When we consider a sports car, as being a genuine ground breaking, carbon guzzling track we see that this is a sports car, and we are struck with imagines of people like Steve McQueen or Bruce Willis going balls to the wall in their piece of American muscle. The problem is, is that when we think of the American sports car we are reminiscing upon a time that has seemed to have pass, that we are no longer in the epoch of the sports car. Think about it, you can’t use one of these puppies in an Uber market, our country is truck crazy or small eco-obsessed. Around every corner, there is no place for the American sports car. Behind this is General Motors not willing to adapt to new markets.
The Market has charged, what is deemed cool is changed, and even the relative income the US car buyer has to drop on a car has certainly changed. Not to mention the cost of maintenance and the fuel costs are making this entire industry seem to be a relic. Edmunds.com says that there was a 52 percent drop in their sales during the first quarter of 2016. “I think there’s a significant change in the desire for driving—I think there’s a significant slowdown in that,” said Erich Joachimsthaler
Coniser the Mustang which is not being a real sports car it is a kind of cheap thrill, that gives the low income person the ability to feel like they are at the helm of a powerful sports car but its a cheap thrill. This is being seen across the board where cheap thrill muscle American cars have come to the fore such as the Chevrolet’s Camero or the Charger to the Dodge Challenger there is a trend that these things are not really taking off as being a cool alternative for the consumer. The thing is, cool is different today. Anyone who wants to go fast who is a millennial is most likely going to be a disciple of the post fast and the furious revolution where they want small quick foreign cars. This is seen most notably in people who want a Mazda or a Subaru. Consider the MX-5 Miata which is small light and almost perfectly balanced its driving equivalent of a bonsai tree some have said. All of these cars are all coming in under the price point of $30,000 and in the US alone these bad boys have reached nearly 373,000 in sales last years which is an increase of about 23 percent from 2014.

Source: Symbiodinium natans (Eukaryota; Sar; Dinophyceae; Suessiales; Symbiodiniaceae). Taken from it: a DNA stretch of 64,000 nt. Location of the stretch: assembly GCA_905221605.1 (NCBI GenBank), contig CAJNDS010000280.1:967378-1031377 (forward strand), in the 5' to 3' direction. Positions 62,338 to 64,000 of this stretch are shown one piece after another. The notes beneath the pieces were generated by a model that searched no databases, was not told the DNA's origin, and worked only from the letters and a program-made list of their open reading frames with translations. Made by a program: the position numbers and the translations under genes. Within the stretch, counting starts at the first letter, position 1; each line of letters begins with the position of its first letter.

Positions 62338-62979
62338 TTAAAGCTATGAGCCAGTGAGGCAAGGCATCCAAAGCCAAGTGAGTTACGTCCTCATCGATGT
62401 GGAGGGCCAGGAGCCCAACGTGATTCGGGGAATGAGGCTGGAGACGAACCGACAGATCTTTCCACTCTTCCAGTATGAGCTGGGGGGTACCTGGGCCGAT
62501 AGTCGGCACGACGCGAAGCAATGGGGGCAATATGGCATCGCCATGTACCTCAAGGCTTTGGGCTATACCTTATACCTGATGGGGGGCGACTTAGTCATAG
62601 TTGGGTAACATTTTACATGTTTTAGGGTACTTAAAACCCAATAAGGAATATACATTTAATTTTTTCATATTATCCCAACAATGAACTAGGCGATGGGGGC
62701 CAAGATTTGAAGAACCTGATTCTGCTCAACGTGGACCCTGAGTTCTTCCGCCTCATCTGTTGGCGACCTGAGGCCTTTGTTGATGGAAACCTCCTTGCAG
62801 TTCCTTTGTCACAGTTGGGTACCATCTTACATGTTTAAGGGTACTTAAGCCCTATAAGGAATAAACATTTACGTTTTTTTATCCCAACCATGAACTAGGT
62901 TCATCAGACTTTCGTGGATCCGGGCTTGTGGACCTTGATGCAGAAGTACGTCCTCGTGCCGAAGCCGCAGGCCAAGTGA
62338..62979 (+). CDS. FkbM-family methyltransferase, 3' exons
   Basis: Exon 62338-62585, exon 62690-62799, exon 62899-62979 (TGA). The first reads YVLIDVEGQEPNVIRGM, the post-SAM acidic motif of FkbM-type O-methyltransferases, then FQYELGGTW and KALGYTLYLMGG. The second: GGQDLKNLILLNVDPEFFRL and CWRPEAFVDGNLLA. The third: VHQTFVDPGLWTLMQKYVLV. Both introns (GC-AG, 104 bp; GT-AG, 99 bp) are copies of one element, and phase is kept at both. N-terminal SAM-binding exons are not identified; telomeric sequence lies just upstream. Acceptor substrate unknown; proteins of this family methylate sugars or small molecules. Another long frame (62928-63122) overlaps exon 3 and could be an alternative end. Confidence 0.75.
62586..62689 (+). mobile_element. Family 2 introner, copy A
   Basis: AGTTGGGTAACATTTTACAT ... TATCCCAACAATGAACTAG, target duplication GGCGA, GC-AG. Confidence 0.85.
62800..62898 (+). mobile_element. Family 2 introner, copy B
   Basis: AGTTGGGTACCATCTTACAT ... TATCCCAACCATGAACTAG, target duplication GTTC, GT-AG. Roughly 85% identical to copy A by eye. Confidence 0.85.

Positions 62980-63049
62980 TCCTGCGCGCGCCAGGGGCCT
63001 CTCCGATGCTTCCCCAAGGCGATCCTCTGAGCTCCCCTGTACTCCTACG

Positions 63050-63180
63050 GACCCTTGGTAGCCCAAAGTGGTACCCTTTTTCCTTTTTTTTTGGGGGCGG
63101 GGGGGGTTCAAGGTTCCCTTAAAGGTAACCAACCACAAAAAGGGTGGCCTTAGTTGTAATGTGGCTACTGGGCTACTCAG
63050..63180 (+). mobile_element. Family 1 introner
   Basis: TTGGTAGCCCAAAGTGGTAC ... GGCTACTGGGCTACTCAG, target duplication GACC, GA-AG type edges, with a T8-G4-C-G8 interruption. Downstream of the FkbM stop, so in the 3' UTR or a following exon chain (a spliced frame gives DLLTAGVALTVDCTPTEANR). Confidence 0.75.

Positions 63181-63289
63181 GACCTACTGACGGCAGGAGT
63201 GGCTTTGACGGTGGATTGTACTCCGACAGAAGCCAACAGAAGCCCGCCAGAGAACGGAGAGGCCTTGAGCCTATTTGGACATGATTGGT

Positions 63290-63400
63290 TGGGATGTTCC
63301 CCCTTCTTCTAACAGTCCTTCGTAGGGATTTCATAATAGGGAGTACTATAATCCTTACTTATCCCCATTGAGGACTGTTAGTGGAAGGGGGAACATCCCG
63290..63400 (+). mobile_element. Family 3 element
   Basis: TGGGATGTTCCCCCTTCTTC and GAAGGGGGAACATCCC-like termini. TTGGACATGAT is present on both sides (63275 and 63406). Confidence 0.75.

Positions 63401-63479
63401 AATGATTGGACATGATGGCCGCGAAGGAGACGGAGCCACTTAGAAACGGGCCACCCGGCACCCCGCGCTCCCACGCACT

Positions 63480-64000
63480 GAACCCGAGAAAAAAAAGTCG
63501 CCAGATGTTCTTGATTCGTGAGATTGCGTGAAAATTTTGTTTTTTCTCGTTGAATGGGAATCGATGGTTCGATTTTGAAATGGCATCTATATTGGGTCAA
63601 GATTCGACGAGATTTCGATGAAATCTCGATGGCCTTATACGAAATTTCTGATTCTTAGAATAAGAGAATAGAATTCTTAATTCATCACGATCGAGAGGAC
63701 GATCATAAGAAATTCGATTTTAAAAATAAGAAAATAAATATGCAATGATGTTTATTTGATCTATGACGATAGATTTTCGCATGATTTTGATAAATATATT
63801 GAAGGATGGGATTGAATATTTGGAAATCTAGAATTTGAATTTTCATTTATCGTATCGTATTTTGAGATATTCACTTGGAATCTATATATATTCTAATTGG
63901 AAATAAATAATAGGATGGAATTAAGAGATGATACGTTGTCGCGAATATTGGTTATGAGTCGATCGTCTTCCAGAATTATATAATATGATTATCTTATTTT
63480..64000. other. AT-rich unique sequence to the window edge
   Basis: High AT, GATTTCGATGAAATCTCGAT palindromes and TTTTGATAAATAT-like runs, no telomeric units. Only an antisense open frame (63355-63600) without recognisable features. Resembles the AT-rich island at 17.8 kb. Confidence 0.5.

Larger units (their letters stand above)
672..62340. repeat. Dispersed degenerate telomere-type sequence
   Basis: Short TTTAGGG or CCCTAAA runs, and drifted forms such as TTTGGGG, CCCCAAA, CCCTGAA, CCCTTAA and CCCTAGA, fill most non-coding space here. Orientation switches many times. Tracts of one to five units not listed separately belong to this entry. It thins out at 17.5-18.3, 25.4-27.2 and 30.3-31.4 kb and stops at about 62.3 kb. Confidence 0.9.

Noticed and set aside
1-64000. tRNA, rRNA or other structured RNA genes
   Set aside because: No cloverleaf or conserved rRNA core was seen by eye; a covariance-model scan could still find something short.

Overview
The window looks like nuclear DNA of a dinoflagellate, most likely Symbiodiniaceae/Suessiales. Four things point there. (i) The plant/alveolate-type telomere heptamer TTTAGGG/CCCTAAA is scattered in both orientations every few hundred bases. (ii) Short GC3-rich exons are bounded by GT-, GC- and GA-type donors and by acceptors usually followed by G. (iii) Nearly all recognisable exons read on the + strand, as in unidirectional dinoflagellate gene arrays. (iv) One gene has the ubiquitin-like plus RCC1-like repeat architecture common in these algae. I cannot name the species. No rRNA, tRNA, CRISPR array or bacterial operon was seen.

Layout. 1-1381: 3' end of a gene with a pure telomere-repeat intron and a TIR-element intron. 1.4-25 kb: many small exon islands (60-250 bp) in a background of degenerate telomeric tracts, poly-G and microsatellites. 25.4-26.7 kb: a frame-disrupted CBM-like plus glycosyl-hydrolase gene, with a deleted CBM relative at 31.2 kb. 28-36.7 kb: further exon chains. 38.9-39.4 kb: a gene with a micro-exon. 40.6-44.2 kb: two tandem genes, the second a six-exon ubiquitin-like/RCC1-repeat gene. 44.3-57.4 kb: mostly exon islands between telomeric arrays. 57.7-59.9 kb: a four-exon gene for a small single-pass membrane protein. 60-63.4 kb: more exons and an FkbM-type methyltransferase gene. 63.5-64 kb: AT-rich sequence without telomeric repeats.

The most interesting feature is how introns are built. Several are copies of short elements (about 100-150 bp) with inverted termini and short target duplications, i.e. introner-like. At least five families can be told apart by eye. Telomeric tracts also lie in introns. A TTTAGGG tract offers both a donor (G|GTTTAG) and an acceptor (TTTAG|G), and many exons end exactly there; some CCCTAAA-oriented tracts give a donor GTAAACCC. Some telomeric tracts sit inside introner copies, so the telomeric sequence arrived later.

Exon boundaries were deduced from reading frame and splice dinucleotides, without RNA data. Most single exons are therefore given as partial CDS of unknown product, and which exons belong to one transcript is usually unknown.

“The X6 was the first to kind of say ‘We can be a sports car and a utility at the same time,’” said Eric Lyman, vice president of industry insights at TrueCar. “It was a pioneer in terms of what we’re seeing in other products coming to market.”
The car industry is changing and if American car companies want to step up to the plate they have to change, simple as that. We see time and time again that hard hard hardheadedness is the downfall of once great industries giants.
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